Some examples of strengths may include:

  • Your product has a unique feature that competitors don't offer.
  • Your employees are highly skilled in SEO, PPC or other marketing channels.
  • The business model is scalable and able to support the company's growth.

Examples of weaknesses could be:

  • The product is less feature-rich than competitor offerings.
  • Employees lack skills in marketing channels.
  • The business model doesn't scale as quickly as it needs to support projected growth rates.

Get more data on customer-acquisition costs.

One of the most important things you can do when crafting a SaaS marketing budget is to get a handle on your costs. Effective cost management will help you better understand where your money is going and what it's buying you to make strategic decisions about how best to use it.

There are many different kinds of costs associated with marketing, and each one is valuable in its own way. Tracking costs is especially helpful when determining ROI. Knowing the value of each kind of cost will increase your company's bottom line because it will improve your ability to allocate funds where they're most effective. Here are some examples:

  • Cost per customer: The total spent on acquiring new customers divided by the total number of new customers acquired.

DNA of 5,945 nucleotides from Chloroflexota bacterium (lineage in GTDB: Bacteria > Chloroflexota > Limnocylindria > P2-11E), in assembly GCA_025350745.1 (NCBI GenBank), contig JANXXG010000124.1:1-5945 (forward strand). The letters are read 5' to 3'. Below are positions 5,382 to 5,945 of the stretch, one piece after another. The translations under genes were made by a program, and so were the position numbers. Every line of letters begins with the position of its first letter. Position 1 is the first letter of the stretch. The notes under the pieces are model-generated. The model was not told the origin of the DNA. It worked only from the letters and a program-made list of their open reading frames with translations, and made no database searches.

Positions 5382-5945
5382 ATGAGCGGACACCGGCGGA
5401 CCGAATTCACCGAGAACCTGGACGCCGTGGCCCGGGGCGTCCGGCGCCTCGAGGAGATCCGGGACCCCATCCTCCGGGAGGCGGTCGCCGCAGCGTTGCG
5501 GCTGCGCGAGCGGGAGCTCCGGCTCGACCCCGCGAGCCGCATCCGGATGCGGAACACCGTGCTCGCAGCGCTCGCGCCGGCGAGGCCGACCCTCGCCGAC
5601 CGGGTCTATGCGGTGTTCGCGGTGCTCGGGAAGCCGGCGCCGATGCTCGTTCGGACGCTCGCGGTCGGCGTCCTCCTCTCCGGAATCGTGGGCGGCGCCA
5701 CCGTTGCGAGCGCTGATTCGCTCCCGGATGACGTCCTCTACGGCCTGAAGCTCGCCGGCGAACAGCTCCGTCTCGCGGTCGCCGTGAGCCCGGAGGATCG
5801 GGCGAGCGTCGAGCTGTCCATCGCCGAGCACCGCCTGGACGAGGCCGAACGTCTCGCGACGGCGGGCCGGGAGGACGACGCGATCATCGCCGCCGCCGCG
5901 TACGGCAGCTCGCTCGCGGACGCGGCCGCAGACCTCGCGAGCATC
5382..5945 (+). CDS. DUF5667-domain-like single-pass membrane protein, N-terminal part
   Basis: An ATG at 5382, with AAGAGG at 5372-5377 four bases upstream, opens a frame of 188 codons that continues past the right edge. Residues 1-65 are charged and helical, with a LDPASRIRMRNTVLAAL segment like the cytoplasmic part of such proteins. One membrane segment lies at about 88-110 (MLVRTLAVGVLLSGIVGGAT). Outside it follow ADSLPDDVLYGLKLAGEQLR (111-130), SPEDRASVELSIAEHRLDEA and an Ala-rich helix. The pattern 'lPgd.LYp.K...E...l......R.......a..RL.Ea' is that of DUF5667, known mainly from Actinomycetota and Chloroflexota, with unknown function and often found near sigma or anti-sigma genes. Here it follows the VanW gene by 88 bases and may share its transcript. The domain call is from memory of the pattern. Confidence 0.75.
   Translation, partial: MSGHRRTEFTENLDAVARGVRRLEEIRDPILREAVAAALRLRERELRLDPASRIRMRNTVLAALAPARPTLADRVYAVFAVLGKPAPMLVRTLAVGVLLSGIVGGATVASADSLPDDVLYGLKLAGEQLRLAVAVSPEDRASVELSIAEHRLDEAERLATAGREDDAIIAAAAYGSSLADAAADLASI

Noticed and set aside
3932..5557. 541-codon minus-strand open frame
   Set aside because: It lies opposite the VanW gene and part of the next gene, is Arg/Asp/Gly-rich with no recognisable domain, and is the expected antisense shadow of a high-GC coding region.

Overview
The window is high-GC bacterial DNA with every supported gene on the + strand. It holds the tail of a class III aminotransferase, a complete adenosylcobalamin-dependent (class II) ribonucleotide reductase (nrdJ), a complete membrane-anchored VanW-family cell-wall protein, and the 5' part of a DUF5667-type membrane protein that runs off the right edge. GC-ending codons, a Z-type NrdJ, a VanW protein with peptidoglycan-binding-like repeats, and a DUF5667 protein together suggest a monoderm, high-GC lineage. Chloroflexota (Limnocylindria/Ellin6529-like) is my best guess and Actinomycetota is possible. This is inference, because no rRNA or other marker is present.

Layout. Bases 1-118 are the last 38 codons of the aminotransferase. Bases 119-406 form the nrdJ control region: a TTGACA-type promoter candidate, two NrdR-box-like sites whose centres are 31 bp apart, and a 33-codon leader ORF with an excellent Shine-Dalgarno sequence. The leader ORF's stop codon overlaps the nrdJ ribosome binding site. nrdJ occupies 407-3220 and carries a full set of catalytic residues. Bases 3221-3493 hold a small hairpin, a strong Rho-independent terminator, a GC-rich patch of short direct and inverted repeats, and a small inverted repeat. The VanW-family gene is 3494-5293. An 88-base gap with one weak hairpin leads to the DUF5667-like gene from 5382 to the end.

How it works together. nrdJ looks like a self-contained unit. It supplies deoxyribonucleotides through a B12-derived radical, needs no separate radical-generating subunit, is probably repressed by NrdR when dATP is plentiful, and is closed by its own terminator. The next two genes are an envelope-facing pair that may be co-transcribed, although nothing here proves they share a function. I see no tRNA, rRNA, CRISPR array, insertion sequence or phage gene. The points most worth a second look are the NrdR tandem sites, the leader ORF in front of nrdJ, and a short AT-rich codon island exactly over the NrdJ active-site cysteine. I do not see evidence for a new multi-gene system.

• Cost per lead: The total spent on acquiring leads divided by the number of leads generated.
  • Cost per acquisition: The total spent on acquiring new customers divided by the number of customers acquired.

Experiment with different channels.

If your budget is $1,000 per month, you might try allocating $300 to Facebook ads and the rest to Google Ads—or perhaps you'll put $800 in Facebook and use the rest for something else entirely. The key is to mix up what you're doing to see what works best.

It's also important that you consistently measure the results of each channel or campaign. Experimenting with different channels will help you find out which ones are most effective at bringing in leads and revenue (i.e., your bottom line).

Figure out customer lifetime value for key customer segments

If you have multiple customer segments with different CLVs, when you are tracking CLVs on a segment basis, make sure that each one gets a fair share of marketing attention. Since some customers will be more valuable than others (and some will be less valuable), you should use their CLVs as a guiding metric for how much time it'll take for each customer to reach his/her maximum potential.

Before you start spending, figure out what you want to accomplish and how much it will cost.

Before you start spending, figure out what you want to accomplish and how much it will cost.

Your marketing budget should be tailored to your specific needs. Don't waste time trying to find a one-size-fits-all strategy for your SaaS company—everyone's situation is different. Too many people set goals without any idea of what they're actually trying to accomplish.

Don't try to keep up with the Joneses—set ambitious but realistic goals that fit within your company's capabilities and financial framework. Your goal could be anything from expanding your pipeline by 10% or acquiring new users in a certain location or industry, but make sure it's something tangible and achievable within 3-6 months.